Whiskey from one of our Founding Fathers – George Washington’s Distillery

Happy Independence Day to all my loyal readers. You might be surprised to learn that U.S. Presidents and whiskey are entwined in the fabric of our country.   Did you know our first president was a whiskey distiller? George Washington’s Mount Vernon Distillery produced nearly 11,000 gallons of whiskey in 1799 (according to its website). That was one of the largest distilleries in the country with 5 copper pot stills – larger than many distilleries today.


Mount Vernon Distillery was not the first in the country. General Washington was buying whiskey for his troops from Pennsylvania distillers during the Revolutionary War. He later angered these distillers after the war when, to help pay war debts, the country decided to tax whiskey.


If you are ever get a chance to visit Mount Vernon make a side trip to the Mount Vernon Distillery. They give an interesting and fun tour of George Washington’s distillery operation. While there you can buy rye whiskey at the distillery which has been restored and is a working distillery.


George Washington was making mostly Rye whiskey with 60% rye, 30% corn, and 5% barley. This rye was distilled twice and sold as common whiskey. He also distilled apple, peach, and persimmon brandy.


Prior to the revolution rum was the preferred beverage. We know from our tours in Barbados that Washington spent time studying the rum making process when he was in Barbados with his brother. After the war, molasses from the west Indies, which is required for the rum making process, became more expensive. The ingredients for whiskey were more easily acquired and less expensive. And thus, distillers turned to whiskey.


As you celebrate the 4th of July you may be celebrating with a beer, which was Thomas Jefferson’s preferred beverage. I would suggest you toast our first president, and perhaps the most famous Founding Father, with a sip of American whiskey.

Catoctin Creek Distillery (Purcellville, Virginia)

While in Northern Virginia a couple weeks ago, we decided to visit Catoctin Creek Distillery in Purcellville in the heart of Loudoun County. Virginia was the birthplace of American Whiskey so it we had to go visit! Right in the heart of Purcellville in an old automobile dealership is Catoctin Creek Distillery.


It is a very inviting setting with the tasting room in the old showroom part of the building. They have set up the room with a horseshoe shaped bar and tables to accommodate lots of visitors. I have to admit I had not heard of them until we did some research prior to our visit. I know a lot more now and suggest you look them up.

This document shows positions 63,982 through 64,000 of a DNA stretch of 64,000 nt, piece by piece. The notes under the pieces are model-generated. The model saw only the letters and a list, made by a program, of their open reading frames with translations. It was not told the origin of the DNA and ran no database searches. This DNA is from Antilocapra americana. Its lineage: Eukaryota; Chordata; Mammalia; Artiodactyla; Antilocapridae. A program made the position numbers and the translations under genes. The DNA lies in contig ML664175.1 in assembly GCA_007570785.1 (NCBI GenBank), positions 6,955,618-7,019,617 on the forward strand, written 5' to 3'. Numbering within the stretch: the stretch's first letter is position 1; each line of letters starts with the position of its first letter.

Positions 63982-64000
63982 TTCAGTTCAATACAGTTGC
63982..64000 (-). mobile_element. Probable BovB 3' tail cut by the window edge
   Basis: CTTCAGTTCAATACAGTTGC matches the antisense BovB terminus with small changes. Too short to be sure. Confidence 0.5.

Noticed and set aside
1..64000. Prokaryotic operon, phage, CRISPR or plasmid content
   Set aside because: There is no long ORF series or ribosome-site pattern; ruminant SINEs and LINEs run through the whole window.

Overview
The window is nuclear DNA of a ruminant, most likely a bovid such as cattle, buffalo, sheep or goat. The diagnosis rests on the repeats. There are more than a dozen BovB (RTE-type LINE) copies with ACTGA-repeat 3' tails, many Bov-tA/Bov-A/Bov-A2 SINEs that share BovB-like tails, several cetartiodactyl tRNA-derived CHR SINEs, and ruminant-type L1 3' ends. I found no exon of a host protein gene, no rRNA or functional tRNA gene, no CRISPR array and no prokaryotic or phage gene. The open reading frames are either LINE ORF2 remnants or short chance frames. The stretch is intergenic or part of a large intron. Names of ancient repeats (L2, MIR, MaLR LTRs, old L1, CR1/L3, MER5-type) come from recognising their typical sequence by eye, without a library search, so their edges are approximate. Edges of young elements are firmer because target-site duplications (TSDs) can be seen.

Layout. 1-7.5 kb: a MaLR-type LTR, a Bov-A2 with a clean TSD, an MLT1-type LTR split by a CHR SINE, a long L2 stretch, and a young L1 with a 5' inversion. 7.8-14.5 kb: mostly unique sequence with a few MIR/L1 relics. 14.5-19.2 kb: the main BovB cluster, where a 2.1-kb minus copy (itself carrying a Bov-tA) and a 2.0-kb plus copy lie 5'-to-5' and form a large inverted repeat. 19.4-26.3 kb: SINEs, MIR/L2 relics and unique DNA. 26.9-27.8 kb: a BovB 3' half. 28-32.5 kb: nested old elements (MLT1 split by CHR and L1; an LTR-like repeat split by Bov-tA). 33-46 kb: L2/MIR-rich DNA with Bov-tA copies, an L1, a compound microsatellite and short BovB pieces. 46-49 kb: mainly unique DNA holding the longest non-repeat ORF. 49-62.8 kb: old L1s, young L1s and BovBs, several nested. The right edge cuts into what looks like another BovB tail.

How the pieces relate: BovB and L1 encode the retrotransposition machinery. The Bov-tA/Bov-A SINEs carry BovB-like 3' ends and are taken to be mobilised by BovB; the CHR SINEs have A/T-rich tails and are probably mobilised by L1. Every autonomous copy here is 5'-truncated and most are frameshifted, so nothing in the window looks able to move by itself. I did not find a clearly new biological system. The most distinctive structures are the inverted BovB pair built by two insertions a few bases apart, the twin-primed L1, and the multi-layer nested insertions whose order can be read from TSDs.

The distillery lives where the shop used to be located. This isn’t the distillery’s first home and, with the growth they have experienced, probably won’t be their last. The distillery was founded in 2009 by Becky and Scott Harris. They have set up a first class operation with 2 stills. They use the larger still for making their Rye and whisky (I have dropped the “e” from whiskey as have they in respect to their Scottish heritage). The smaller still is used for making their gin and other distilled products.


They use locally sourced grain and materials. Their products include: Roundstone Rye, Roundstone Rye 92, and Roundstone Rye Cask Strength. The Roundstonne line has built their reputation for their outstanding quality. Their Rabble Rouser Rye is a lower proof and very vivacious. Mosby’s Spirit is an unaged whisky with a refined taste for a white whiskey. They have their Watershed Gin which is packs a punch of flavor and really grab’s you with its intensity. Their product line then goes to their 1757 Virginia Brandy and their fruit brandies. With a line up like this it is obvious why they run their stills almost every day.


They make the award winning Roundstone Rye, which I thought was outstanding.


I had a whisky flight in the tasting room. In the tasting room they have a few old rye bottles on display that pay homage to the old ryes. Their rye is in that tradition and a must have for any serious bar keep, collector who wants likes to mix drinks, or serve to a serious whisky drinker neat, or on the rocks.


Lynn and our son-in-law Carter had cocktail flights (our daughter Taylor was busy getting ready for a friend’s wedding). As much as I enjoyed my whiskey flight after seeing their cocktail flights I was jealous. They change the cocktail flights seasonally. If you take a look at the “Enjoy” tab on their website there are lots of very creative cocktails.

I can’t say enough about their friendly and helpful staff. They made us feel at home, and gave a very relaxed honest tour. It is well worth the drive to enjoy an afternoon of fun and learn about whisky. Go enjoy, have some cocktails, and a bite while learning about Catoctin Creek, and Virginia spirits.